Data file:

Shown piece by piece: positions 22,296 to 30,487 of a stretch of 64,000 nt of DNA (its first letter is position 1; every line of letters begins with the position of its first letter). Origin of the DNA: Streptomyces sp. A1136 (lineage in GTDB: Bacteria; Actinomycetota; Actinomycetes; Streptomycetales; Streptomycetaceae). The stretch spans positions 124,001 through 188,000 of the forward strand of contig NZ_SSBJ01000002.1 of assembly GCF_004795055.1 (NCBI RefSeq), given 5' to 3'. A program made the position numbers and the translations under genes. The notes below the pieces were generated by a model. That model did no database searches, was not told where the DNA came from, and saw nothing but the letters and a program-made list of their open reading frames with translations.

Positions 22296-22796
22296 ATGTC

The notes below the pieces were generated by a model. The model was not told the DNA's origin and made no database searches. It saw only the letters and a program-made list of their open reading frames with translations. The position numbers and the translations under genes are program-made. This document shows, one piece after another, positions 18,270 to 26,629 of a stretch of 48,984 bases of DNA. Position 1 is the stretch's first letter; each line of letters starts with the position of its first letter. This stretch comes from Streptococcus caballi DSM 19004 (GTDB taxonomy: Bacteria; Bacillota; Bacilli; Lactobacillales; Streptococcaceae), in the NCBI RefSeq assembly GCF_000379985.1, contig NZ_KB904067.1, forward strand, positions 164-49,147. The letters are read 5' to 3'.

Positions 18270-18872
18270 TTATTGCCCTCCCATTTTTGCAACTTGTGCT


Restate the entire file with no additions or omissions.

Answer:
Shown piece by piece: positions 22,296 to 30,487 of a stretch of 64,000 nt of DNA (its first letter is position 1; every line of letters begins with the position of its first letter). Origin of the DNA: Streptomyces sp. A1136 (lineage in GTDB: Bacteria; Actinomycetota; Actinomycetes; Streptomycetales; Streptomycetaceae). The stretch spans positions 124,001 through 188,000 of the forward strand of contig NZ_SSBJ01000002.1 of assembly GCF_004795055.1 (NCBI RefSeq), given 5' to 3'. A program made the position numbers and the translations under genes. The notes below the pieces were generated by a model. That model did no database searches, was not told where the DNA came from, and saw nothing but the letters and a program-made list of their open reading frames with translations.

Positions 22296-22796
22296 ATGTC

The notes below the pieces were generated by a model. The model was not told the DNA's origin and made no database searches. It saw only the letters and a program-made list of their open reading frames with translations. The position numbers and the translations under genes are program-made. This document shows, one piece after another, positions 18,270 to 26,629 of a stretch of 48,984 bases of DNA. Position 1 is the stretch's first letter; each line of letters starts with the position of its first letter. This stretch comes from Streptococcus caballi DSM 19004 (GTDB taxonomy: Bacteria; Bacillota; Bacilli; Lactobacillales; Streptococcaceae), in the NCBI RefSeq assembly GCF_000379985.1, contig NZ_KB904067.1, forward strand, positions 164-49,147. The letters are read 5' to 3'.

Positions 18270-18872
18270 TTATTGCCCTCCCATTTTTGCAACTTGTGCT